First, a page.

I have quite a number of papers in my files - am not sure if scanned copies of these would be of interest to anyone.

If anyone can guide me on what more I can or should be searching for to verify or add to my geneaolgical information, it would be appreciated, or how I can confirm information about his battillion. It is hard to do this research from Canada.

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According to Scottish National War Memorial he was with 2/2 Lowland Field Company RE. which became 413th Field Company RE in 52nd Lowland Division.

Surname McCUTCHEON

Firstname William

Service Number 3212

Date Death 27/06/1916

Decoration

Place of birth

Other 2/2nd Low. Field Coy.

SNWM roll THE ROYAL ENGINEERS

Rank Spr

Theatre of death Egypt.

Aye

Malcolm

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Guest Lynda Welch
According to Scottish National War Memorial he was with 2/2 Lowland Field Company RE. which became 413th Field Company RE in 52nd Lowland Division.

Surname McCUTCHEON

Firstname William

Service Number 3212

Date Death 27/06/1916

Decoration

Place of birth

Other 2/2nd Low. Field Coy.

SNWM roll THE ROYAL ENGINEERS

Rank Spr

Theatre of death Egypt.

Aye

Malcolm

thanks so much Malcolm - am still struggling how to work this forum - does not appear that I can post a common reply to everyone so will thank each individually.

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Lynda:

If you do not already have it, here is a link to James Jones' (#12628, Scottish Rifles) MIC card, a copy of which you can purchase online and it will immediately be e-mailed to you. Simply follow the instructions. The card will tell you what James' medal entitlements were and may show when he arrived in France, etc.

Chris

http://www.nationalarchives.gov.uk/documen...1&resultcount=1

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Guest Lynda Welch
Lynda:

If you do not already have it, here is a link to James Jones' (#12628, Scottish Rifles) MIC card, a copy of which you can purchase online and it will immediately be e-mailed to you. Simply follow the instructions. The card will tell you what James' medal entitlements were and may show when he arrived in France, etc.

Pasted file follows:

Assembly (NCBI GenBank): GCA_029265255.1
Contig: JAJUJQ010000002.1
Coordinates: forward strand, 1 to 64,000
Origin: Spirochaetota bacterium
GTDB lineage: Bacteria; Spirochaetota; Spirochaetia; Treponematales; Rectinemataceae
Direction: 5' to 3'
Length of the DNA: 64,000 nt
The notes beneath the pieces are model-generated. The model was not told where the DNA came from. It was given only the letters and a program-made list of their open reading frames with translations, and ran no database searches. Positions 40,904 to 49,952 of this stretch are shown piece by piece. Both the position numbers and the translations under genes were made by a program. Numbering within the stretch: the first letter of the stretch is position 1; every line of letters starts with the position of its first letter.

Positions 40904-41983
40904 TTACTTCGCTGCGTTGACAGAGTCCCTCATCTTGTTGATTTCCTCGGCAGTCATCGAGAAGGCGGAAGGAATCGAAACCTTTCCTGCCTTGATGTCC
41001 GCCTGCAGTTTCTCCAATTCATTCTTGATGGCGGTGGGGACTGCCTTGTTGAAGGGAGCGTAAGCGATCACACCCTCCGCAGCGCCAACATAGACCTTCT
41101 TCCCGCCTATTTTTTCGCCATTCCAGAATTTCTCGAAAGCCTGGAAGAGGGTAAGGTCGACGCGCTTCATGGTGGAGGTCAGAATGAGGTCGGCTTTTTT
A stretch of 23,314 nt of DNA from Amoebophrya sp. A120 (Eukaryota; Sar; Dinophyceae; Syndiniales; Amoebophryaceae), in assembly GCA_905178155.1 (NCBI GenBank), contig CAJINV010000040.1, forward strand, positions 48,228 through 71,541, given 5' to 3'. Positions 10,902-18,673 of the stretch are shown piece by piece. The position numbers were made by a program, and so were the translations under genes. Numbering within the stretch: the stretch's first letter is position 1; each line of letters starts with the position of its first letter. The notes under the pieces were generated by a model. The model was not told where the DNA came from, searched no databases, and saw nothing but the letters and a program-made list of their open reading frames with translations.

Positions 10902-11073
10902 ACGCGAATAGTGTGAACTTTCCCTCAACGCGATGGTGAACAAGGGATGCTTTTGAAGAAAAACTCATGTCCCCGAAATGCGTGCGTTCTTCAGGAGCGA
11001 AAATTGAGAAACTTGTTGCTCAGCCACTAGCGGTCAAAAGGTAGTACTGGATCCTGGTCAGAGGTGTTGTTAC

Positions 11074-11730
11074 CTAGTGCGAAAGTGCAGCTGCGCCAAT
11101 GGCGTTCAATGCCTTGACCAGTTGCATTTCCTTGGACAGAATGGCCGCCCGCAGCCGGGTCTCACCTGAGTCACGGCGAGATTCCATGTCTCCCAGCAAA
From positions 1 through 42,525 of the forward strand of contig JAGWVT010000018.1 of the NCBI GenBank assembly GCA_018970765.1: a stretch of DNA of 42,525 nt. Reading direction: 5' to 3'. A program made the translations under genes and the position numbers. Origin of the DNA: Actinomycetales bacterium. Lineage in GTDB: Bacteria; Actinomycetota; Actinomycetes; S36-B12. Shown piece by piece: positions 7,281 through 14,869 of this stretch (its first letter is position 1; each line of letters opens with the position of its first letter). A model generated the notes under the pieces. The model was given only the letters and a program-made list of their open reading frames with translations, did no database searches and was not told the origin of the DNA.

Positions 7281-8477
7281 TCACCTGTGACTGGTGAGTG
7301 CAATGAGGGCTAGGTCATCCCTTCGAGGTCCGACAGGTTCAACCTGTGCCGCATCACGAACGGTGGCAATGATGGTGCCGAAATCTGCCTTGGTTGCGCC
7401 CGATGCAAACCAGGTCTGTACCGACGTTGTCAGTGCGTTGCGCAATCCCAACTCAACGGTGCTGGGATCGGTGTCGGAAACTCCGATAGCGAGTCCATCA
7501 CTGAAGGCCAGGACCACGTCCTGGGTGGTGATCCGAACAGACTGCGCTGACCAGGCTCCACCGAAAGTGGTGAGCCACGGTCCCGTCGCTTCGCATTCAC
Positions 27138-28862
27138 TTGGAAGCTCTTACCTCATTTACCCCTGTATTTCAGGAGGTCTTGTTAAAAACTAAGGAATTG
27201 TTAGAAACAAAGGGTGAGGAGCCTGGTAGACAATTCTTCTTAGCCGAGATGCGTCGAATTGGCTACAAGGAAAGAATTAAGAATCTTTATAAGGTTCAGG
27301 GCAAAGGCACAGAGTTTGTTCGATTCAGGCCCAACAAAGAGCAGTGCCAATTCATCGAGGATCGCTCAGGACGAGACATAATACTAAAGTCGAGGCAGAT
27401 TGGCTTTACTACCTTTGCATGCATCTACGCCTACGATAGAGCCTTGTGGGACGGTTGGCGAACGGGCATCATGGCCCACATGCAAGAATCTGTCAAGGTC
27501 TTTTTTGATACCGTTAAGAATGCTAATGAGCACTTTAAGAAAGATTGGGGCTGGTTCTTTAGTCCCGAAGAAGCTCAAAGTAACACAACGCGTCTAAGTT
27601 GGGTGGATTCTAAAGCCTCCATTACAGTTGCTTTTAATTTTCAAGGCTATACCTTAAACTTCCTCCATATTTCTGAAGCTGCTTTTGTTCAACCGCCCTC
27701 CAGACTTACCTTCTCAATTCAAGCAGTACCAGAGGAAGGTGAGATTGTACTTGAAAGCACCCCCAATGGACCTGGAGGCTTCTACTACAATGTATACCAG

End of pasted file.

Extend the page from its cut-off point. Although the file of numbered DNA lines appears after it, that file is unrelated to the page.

Chris

http://www.nationalarchives.gov.uk/documen...1&resultcount=1

Thanks Chris - no I did not know that this could be done online - I have just purchased these records!

Edited by Lynda Welch
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Lynda

Whilst the 3rd (Reserve) Battalion, Regular, of the Cameronians (Scottish Rifles) stayed in the UK during the war, it did supply drafts to the Regular battalions overseas. Therefore, if this approach holds true, your great-grandfather, 12628 Pte. James Morris Jones, was posted to either the 1st or 2nd Battalion of the Scottish Rifles.

Now, you say he was wounded in a battle near Boulogne on or around 15 March 1915. Both the 1st and 2nd Battalions were on the Western Front at this time. The 1st arrived at Havre on 15th August 1914 and the 2nd arrived, also at Havre, on 5th August 1914.

In March 1915, the 1st was part of the 19th Brigade, 6th Division. At the same time, the 2nd was part of the 23rd Brigade, 8th Division.

The 1st was not involved in a major battle or engagement on or about 15 March 1915. Ray Westlake's book British Battalions on the Western Front: January to June 1915, includes the following statement regarding the 1st Battalion:

Began tours in trenches near Bois-Gremier 2nd January. Remained in these positions, resting in billets near Bois-Grenier when out of line. Located at Gris-Pot 4th-8th February and 6th-10th April.(p.102)

Your great grandfather could have been in the 1st Battalion and wounded in the normal course of a frontline tour. However, it is also likely he was in the 2nd Battalion and took part in the Battle of Neuve Chapelle (east of Boulogne). This battle occurred over 10-12 March 1915. Here is a further extract from Ray Westlake's book, this time regarding the 2nd Battalion: